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Deaver v. Davis

United States District Court, N.D. Texas, Fort Worth Division

August 29, 2019

ROBERT NEWTON DEAVER, Petitioner,
v.
LORIE DAVIS, Director, Texas Department of Criminal Justice, Correctional Institutions Division, Respondent.

          MEMORANDUM OPINION AND ORDER

          JOHN MCBRYDE UNITED STATES DISTRICT JUDGE

         This is a petition for a writ of habeas corpus pursuant to 28 U.S.C. § 2254 filed by petitioner, Robert Newton Deaver, a state prisoner confined in the Correctional Institutions Division of the Texas Department of Criminal Justice (TDCJ), against Lorie Davis, director of that division, respondent. After having considered the pleadings and relief sought by petitioner, the court has concluded that the petition should be dismissed as time-barred.

         I. PROCEDURAL HISTORY

         The pleadings and documentary evidence presented by the parties reflect that in 2004 petitioner pleaded guilty pursuant to a plea agreement in Tarrant County, Texas, No. 0917184D, to unlawful possession of a firearm by a felon and received a 30- year sentence. (O6SHR 6.[1]) He was released on parole on April 11, 2008, and was arrested on various pre-revocation warrants and re-released in the intervening years. His parole was finally revoked on November 19, 2012, and he was returned to TDCJ custody on December 5, 2012. The revocation resulted in the forfeiture of 3 years and 3 months of street time credit. (Resp't's Preliminary Answer, Ex. A, doc. 22.) Petitioner sought administrative and state-court remedies, to no avail. He filed this federal habeas petition in the Beaumont division on August 13, 2018, and the case was subsequently transferred to this division.[2] (Pet. 14, doc. 1; Order, doc. 3.)

         II. ISSUES

         In two grounds, petitioner claims that he is entitled to credit for his street time and that the state has extended his sentence by adding the 3 years and 3 months to the end of his 30-year sentence in breach of contract. Respondent contends that the petition is time-barred or, in the alternative, that petitioner is not entitled to relief. (Resp't's Preliminary Answer 5-20, doc. 22.)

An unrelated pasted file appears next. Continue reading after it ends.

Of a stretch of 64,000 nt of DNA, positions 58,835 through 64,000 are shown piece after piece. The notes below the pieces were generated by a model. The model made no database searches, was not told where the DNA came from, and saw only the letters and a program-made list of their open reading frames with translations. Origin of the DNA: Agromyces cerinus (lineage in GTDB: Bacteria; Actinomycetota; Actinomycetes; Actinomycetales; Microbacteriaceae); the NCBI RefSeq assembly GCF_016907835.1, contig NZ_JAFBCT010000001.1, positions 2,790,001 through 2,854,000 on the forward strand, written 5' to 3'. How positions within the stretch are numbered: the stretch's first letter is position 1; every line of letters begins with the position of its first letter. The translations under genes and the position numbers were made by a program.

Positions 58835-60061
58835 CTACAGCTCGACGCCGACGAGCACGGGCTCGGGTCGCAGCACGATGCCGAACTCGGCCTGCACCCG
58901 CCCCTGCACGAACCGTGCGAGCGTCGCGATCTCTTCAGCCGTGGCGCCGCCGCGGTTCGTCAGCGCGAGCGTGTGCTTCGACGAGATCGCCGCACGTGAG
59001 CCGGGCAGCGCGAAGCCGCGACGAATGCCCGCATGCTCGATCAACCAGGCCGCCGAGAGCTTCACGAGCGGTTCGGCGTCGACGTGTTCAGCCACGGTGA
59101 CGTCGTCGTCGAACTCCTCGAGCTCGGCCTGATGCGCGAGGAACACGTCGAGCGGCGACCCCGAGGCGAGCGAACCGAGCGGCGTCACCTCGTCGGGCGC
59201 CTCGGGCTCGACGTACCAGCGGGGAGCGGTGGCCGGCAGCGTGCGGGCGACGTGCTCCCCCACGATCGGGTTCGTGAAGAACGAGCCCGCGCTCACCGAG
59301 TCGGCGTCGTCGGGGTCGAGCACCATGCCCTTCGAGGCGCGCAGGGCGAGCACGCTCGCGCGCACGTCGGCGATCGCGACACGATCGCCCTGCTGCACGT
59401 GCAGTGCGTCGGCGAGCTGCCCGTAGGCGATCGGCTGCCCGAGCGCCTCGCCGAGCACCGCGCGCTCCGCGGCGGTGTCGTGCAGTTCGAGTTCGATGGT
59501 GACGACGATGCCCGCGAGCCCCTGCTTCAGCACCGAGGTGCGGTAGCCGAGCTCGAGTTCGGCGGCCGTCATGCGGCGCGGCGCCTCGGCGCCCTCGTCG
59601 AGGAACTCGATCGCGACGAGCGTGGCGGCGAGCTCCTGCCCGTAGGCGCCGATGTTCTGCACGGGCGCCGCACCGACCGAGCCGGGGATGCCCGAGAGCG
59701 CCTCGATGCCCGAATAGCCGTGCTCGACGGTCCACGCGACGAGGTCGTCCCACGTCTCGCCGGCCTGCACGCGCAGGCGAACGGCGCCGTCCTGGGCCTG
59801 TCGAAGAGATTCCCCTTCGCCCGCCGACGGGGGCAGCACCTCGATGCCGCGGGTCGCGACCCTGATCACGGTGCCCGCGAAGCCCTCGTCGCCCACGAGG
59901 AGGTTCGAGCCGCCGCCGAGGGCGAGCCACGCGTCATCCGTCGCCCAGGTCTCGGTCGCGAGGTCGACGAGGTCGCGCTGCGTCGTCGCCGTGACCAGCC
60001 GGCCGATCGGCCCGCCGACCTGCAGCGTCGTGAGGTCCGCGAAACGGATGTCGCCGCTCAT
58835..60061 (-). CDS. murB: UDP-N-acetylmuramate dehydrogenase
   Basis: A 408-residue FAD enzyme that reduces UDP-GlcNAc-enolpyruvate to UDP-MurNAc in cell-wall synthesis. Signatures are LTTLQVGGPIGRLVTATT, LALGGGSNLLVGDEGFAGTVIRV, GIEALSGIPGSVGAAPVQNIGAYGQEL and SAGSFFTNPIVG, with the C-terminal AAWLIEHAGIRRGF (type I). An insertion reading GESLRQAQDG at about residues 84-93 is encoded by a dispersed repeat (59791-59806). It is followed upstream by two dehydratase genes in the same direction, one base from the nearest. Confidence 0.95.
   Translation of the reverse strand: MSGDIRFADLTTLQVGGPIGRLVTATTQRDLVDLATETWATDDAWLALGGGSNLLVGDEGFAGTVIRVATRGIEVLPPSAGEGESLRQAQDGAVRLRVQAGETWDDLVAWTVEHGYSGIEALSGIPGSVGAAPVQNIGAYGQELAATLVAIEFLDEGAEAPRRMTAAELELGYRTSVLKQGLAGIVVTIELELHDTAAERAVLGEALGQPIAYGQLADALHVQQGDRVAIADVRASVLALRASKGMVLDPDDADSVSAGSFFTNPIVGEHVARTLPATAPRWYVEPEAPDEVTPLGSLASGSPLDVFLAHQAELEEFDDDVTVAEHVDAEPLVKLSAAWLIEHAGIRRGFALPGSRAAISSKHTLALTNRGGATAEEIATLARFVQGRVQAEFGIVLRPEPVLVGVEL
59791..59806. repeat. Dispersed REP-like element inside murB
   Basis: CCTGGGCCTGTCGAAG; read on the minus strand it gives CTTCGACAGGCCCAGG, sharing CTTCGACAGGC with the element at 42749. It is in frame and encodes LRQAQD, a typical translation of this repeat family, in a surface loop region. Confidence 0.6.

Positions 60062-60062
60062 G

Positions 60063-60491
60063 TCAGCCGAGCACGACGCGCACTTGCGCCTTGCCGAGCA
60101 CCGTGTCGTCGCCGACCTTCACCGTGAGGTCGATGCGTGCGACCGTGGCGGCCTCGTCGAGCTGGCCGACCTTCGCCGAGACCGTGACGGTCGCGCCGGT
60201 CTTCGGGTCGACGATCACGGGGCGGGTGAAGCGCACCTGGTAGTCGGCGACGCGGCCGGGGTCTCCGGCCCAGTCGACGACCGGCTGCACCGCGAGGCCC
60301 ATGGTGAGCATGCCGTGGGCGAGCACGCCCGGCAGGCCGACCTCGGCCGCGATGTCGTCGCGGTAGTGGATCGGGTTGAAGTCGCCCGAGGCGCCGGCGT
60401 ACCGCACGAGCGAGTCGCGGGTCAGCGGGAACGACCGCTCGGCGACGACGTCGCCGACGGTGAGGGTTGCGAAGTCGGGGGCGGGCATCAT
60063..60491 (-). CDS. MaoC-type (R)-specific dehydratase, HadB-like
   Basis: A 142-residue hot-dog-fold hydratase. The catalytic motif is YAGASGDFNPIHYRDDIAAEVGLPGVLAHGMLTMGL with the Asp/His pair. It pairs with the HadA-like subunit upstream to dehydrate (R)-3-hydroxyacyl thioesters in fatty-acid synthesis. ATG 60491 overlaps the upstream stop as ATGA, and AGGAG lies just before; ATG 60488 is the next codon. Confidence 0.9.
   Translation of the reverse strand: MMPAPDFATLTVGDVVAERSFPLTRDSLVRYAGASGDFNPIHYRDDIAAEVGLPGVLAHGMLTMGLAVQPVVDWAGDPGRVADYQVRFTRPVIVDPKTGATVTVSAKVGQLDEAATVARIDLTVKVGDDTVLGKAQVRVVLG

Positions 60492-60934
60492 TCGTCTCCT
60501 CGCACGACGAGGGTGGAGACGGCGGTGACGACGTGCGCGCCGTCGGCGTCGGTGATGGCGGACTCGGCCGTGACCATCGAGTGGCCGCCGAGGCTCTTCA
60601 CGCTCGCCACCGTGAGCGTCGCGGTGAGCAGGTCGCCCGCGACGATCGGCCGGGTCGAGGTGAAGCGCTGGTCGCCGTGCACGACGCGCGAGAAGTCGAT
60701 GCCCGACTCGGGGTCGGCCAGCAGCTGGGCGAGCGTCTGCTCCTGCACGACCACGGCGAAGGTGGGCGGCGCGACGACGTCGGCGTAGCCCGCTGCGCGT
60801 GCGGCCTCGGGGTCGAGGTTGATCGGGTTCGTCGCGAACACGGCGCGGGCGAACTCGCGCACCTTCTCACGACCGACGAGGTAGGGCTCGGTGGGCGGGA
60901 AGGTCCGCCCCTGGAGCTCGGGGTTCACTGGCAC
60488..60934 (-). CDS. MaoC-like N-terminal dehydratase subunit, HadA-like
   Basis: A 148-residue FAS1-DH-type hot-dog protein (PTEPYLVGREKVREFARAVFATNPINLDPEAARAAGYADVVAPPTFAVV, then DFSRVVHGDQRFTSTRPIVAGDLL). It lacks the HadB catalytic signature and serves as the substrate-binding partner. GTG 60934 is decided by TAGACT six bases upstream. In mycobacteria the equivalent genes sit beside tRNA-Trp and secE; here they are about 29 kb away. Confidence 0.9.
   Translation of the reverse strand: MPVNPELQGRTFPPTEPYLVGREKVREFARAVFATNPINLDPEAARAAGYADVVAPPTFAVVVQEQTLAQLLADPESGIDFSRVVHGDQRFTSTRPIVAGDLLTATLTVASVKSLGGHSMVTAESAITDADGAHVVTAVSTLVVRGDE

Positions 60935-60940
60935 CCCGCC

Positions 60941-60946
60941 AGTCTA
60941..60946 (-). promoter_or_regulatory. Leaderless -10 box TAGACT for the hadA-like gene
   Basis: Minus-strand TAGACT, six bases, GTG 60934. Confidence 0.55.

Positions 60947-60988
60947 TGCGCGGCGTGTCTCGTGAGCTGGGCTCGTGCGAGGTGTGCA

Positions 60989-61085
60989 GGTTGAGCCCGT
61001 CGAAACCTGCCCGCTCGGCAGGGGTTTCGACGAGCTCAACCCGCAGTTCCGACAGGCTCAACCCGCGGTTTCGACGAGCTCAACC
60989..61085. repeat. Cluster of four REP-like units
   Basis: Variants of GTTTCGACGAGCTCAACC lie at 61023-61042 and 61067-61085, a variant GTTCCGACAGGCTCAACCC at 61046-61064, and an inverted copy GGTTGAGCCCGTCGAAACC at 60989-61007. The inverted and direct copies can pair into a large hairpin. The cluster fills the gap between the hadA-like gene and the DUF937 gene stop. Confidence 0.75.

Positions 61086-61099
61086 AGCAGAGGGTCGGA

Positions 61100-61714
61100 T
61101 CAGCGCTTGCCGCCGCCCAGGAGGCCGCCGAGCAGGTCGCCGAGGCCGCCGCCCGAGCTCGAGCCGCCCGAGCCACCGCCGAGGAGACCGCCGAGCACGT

III. STATUTE OF LIMITATIONS

         28 U.S.C. § 2244(d) imposes a one-year statute of limitations for filing a petition for federal habeas corpus relief. 28 U.S.C. § 2244(d). Specifically, the provision provides:

(1) A 1-year period of limitation shall apply to an application for a writ of habeas corpus by a person in custody pursuant to the judgment of a State court. The limitation period shall run from the latest of-
(A) the date on which the judgment became final by the conclusion of direct review or the expiration of the time for seeking such review;
(B) the date on which the impediment to filing an application created by State action in violation of the Constitution or laws of the United States is removed, if the applicant was prevented from filing by such State action;
(C) the date on which the constitutional right asserted was initially recognized by the Supreme Court, if the right has been newly recognized by the Supreme Court and made retroactively applicable to cases on collateral review; or (D) the date on which the factual predicate of the claim or claims presented could have been discovered through the exercise of due diligence.
(2) The time during which a properly filed application for State post-conviction or other collateral review with respect to the pertinent judgment or claim is pending shall not be counted toward ...

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